The industry has been largely driven by increasing digitization and higher internet usage over the last decade. Internet has almost become a mainstream media for entertainment for most of the people. The Indian media & Entertainment sector is expected to reach US$ 100 billion by 2025, from its estimated size of US$ I7.85 billion in 2015 - leading to huge demand of human resource. The Indian Engineering sector has witnessed a remarkable growth over the last few years driven by increased investments in infrastructure and industrial production. The engineering sector, being closely associated with the manufacturing and infrastructure sectors, is of strategic importance to India's economy. The capital goods & engineering turnover in India is expected to reach US$ 125.4 billion by FY 17. The engineering sector is a growing market. Spending on engineering services is projected to increase to US$ 1.1 trillion by 2020.With , development in associated sectors such as automotive industrial goods and infrastructure, coupled with a well-developed technical human resources pool, engineering exports are expected to touch US$ 120 billion by 2015.
India is the world's largest sourcing destination for the information technology (IT) industry, accounting for approximately 67 per cent of the US$ 124-130 billion marker. The industry employs about 10 million workforces. More importantly, the industry has led the economic transformation of the country and altered the perception of India in the global economy. India's cost competitiveness in providing IT services, which is approximately 3-4 times cheaper than the US, continues to be the mainstay of its unique selling proposition (USP) in the global sourcing market. However India is also gaining prominence in terms of intellectual capital with several global IT firms setting up their innovation in India. The Indian Information Technology (IT) sector is expected to grow I per cent per annum and triple its current annual revenue to reach US$ 350 billion by FY 2025, as per National Association of Software and Services Companies (NASSCOM). India is the topmost off shoring destination for IT companies across the world. Having proven its capabilities in delivering both on- shore and off-shore services to global clients, emerging technologies now offer an entire new gamut of opportunities for top IT firms in India. Social, mobility, analytics and cloud (SMAC) are collectively expected to offer a US$ 1 trillion opportunity.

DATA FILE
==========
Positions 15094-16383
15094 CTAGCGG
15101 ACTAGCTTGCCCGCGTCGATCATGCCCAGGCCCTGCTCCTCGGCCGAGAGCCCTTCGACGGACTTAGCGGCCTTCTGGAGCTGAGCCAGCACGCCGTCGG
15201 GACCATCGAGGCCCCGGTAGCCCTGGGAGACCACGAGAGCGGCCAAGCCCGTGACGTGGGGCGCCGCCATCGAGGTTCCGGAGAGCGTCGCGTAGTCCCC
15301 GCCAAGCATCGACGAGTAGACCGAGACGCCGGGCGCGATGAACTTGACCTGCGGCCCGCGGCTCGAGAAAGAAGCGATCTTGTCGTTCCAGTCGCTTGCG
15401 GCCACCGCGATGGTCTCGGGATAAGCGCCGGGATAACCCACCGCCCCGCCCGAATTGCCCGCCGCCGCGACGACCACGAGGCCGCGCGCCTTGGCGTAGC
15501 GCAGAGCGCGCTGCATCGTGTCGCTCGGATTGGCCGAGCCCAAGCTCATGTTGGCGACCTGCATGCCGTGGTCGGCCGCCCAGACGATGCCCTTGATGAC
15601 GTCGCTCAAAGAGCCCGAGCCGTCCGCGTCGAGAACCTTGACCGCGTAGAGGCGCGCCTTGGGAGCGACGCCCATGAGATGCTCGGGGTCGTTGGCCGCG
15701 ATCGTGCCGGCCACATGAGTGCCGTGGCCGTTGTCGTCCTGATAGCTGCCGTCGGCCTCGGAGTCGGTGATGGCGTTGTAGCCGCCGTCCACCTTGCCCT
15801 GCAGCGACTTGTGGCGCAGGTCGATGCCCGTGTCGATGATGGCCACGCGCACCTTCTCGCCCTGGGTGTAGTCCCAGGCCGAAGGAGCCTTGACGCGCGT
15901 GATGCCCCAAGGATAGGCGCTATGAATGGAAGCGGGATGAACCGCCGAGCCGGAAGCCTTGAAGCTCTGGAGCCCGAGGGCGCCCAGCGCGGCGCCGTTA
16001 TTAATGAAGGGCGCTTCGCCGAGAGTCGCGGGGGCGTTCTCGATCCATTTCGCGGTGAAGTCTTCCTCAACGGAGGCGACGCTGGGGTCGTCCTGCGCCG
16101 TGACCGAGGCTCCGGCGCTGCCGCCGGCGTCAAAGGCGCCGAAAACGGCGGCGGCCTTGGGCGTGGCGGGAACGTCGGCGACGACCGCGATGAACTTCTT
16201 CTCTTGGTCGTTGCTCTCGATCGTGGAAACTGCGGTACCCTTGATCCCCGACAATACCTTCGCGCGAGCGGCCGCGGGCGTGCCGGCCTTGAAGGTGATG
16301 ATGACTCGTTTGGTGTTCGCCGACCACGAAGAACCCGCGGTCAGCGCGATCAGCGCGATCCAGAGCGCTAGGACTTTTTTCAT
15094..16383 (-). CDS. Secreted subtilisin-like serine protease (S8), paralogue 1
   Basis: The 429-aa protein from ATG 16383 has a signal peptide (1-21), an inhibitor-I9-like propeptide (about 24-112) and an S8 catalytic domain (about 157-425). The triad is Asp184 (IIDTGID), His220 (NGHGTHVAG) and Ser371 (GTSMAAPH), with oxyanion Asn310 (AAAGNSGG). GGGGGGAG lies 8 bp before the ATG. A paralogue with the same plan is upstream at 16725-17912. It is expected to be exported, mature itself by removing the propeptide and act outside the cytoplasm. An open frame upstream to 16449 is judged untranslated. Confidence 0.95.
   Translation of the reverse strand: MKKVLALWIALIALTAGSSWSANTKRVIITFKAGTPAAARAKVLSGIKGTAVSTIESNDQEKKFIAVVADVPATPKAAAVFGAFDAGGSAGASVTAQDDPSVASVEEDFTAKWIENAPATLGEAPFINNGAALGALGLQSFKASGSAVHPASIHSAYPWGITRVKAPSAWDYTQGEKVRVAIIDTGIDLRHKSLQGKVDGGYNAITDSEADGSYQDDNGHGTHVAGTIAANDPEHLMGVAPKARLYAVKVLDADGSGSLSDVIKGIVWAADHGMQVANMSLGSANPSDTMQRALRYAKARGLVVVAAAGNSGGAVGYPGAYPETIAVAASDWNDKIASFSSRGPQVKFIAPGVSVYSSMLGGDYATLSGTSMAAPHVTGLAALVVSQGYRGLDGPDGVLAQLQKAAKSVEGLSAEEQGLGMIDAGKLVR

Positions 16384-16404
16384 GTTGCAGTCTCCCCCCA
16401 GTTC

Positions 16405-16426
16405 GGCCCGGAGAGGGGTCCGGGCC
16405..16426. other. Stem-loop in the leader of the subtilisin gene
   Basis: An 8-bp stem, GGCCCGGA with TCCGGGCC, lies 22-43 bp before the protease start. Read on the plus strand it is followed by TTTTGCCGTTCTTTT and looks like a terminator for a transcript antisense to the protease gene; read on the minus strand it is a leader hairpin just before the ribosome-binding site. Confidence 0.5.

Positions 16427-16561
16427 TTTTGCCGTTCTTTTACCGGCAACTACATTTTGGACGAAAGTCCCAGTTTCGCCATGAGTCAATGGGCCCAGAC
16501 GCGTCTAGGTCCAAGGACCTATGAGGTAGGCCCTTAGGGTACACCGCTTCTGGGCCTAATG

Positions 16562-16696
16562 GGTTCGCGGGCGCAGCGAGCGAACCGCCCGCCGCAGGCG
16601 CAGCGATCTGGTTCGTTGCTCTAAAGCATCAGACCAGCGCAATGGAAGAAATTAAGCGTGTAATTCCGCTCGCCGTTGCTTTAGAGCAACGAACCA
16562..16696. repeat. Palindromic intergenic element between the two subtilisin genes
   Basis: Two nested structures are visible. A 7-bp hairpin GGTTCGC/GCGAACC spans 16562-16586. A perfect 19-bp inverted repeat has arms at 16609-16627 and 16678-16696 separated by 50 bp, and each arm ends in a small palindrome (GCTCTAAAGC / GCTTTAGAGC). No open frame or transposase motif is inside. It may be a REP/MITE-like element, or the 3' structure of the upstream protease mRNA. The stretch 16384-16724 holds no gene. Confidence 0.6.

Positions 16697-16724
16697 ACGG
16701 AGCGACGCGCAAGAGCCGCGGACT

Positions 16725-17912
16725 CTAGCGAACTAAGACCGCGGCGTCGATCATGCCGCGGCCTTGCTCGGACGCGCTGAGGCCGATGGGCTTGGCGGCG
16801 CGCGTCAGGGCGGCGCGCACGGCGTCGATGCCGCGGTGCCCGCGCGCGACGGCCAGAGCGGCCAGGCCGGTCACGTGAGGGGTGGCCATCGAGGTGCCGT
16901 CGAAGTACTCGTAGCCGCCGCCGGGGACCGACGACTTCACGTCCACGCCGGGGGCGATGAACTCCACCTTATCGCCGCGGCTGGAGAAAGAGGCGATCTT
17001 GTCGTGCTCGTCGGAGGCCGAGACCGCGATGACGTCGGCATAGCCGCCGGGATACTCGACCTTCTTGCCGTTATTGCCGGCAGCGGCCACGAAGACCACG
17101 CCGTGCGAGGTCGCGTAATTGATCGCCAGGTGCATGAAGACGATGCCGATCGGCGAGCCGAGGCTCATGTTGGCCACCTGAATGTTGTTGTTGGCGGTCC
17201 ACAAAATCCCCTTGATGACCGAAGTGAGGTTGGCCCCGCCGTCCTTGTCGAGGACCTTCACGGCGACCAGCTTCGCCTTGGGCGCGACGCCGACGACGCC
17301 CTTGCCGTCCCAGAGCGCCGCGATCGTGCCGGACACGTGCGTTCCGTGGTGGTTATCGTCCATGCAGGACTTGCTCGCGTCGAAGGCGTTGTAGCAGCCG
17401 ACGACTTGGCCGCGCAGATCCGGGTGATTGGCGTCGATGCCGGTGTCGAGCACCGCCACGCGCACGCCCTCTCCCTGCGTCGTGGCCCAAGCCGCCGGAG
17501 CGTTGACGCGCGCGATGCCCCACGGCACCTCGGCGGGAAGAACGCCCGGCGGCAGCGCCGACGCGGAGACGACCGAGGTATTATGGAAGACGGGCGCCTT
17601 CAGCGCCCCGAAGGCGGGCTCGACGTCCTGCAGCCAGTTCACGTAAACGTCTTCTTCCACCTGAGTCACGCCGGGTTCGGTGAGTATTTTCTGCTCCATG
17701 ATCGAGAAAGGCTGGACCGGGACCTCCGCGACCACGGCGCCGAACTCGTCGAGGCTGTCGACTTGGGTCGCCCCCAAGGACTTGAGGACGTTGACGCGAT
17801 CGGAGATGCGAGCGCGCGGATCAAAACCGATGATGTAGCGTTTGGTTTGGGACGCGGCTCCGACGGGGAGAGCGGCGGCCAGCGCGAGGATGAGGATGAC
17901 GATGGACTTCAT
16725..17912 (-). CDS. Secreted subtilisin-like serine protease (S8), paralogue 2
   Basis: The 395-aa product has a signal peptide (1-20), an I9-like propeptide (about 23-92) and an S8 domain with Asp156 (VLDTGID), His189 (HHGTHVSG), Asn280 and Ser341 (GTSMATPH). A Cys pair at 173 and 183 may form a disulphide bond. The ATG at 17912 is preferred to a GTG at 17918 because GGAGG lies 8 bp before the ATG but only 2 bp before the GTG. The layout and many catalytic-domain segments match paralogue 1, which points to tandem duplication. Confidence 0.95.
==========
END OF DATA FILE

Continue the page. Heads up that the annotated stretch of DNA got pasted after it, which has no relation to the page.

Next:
The Indian tourism and hospitality industry has emerged as one of the key drivers of growth among the services sector in India. The third-largest sub-segment of the services sector comprising trade, repair services, hotels and restaurants contributed nearly US$ 187.9 billion or 12.5 per cent to the Gross Domestic Product (GDP) in 2014 - 15, while growing the fastest at 11.7 per cent Compound Annual Growth Rate (CAGE) over the period 20l I - 12 to 2014- I 5.Tourism in India has significance potential considering the rich cultural and historical heritage, variety in ecology, terrains and places of natural beauty spread across the country. Tourism is also a potentially large employment generator besides being a significant source of foreign exchange tor the country. The industry is expected to generate I3.45 million jobs across sub-segments such as Restaurants (I0.49 million jobs), Hotels (2.3 million jobs) and Travel Agents/Tour Operators (0.66 million).The Ministry of Tourism plans to help the industry meet the increasing demand of swilled and trained manpower by providing hospitality education to students as well as certifying and upgrading skills of existing service providers. India's travel and tourism industry has huge growth potential. The medical tourism market in India is projected to reach US$ 3.9 in size this year having grown at a CAGR of 27 per cent over the last three years, according to a joint report by FICCl and KPMG